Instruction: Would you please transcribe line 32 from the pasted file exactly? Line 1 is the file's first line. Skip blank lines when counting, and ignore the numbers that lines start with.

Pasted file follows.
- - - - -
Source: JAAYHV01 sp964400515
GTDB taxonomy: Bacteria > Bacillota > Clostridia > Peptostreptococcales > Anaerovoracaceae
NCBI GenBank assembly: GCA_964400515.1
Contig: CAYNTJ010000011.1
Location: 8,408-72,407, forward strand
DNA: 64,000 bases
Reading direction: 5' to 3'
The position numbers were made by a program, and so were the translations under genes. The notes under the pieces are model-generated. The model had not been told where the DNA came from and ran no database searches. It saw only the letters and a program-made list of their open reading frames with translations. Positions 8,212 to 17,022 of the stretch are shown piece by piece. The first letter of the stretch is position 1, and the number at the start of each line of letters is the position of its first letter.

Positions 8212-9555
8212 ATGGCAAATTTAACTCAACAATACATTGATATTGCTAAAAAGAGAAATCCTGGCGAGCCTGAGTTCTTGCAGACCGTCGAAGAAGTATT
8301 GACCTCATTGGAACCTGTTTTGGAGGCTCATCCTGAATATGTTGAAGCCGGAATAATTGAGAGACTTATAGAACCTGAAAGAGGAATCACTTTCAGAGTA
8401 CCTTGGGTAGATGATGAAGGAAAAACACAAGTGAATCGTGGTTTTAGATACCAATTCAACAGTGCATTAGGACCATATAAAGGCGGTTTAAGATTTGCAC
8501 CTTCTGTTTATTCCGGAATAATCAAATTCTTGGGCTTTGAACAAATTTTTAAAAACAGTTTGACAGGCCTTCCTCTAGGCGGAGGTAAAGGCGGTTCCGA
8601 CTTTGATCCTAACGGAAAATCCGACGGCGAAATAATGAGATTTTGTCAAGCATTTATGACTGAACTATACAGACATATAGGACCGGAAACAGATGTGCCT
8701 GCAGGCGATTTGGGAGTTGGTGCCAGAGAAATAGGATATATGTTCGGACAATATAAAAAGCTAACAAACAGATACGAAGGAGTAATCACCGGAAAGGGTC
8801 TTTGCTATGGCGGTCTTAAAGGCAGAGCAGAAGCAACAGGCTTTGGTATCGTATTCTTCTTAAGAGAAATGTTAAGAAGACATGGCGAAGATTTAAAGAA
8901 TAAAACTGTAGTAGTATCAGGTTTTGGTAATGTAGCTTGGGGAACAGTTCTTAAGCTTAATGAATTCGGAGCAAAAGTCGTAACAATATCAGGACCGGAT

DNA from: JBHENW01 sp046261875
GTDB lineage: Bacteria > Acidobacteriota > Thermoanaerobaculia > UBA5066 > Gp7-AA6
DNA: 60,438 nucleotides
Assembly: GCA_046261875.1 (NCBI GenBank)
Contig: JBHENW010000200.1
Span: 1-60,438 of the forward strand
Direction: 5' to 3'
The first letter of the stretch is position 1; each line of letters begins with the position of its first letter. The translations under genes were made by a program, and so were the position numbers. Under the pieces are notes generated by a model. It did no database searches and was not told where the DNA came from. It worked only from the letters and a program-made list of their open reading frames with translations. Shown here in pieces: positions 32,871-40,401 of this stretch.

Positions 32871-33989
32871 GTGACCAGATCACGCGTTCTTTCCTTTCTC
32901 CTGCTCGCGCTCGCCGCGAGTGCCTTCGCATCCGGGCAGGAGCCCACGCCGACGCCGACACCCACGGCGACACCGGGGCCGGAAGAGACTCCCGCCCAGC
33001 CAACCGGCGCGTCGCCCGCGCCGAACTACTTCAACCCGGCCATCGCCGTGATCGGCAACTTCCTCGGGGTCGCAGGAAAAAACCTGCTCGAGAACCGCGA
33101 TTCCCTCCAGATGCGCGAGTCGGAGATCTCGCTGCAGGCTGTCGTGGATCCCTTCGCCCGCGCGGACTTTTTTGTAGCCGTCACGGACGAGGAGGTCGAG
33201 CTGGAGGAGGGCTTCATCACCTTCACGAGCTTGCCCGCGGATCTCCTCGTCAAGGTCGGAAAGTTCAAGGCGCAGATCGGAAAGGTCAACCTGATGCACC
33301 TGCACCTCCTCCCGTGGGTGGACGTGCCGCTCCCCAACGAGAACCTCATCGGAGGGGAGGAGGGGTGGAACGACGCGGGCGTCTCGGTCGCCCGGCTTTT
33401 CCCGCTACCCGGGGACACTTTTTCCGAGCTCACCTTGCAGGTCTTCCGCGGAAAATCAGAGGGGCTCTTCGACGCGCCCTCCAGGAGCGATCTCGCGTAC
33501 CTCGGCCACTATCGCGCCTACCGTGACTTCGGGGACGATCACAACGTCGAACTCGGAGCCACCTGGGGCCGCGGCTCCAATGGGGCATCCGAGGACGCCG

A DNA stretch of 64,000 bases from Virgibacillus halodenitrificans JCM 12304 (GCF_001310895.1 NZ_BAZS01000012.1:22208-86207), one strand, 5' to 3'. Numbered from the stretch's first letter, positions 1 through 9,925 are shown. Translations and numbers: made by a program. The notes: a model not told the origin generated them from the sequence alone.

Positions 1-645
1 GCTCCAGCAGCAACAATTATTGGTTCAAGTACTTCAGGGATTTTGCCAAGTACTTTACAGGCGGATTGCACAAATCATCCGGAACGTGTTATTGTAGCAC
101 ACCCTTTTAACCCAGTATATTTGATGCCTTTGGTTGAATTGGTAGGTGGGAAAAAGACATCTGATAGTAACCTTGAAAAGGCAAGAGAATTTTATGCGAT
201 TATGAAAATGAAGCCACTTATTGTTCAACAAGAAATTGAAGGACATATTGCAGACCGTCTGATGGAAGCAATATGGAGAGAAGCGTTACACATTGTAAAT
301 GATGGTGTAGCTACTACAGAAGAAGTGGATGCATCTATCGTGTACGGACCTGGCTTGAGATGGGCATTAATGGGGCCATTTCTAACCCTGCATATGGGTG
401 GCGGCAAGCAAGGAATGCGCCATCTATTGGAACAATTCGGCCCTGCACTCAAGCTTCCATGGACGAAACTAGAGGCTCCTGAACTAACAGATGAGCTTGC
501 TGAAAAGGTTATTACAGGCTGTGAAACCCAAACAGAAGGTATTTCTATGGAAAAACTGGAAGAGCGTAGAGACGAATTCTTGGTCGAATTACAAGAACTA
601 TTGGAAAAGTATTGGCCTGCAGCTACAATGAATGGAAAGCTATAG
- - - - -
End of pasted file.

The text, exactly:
33301 TGCACCTCCTCCCGTGGGTGGACGTGCCGCTCCCCAACGAGAACCTCATCGGAGGGGAGGAGGGGTGGAACGACGCGGGCGTCTCGGTCGCCCGGCTTTT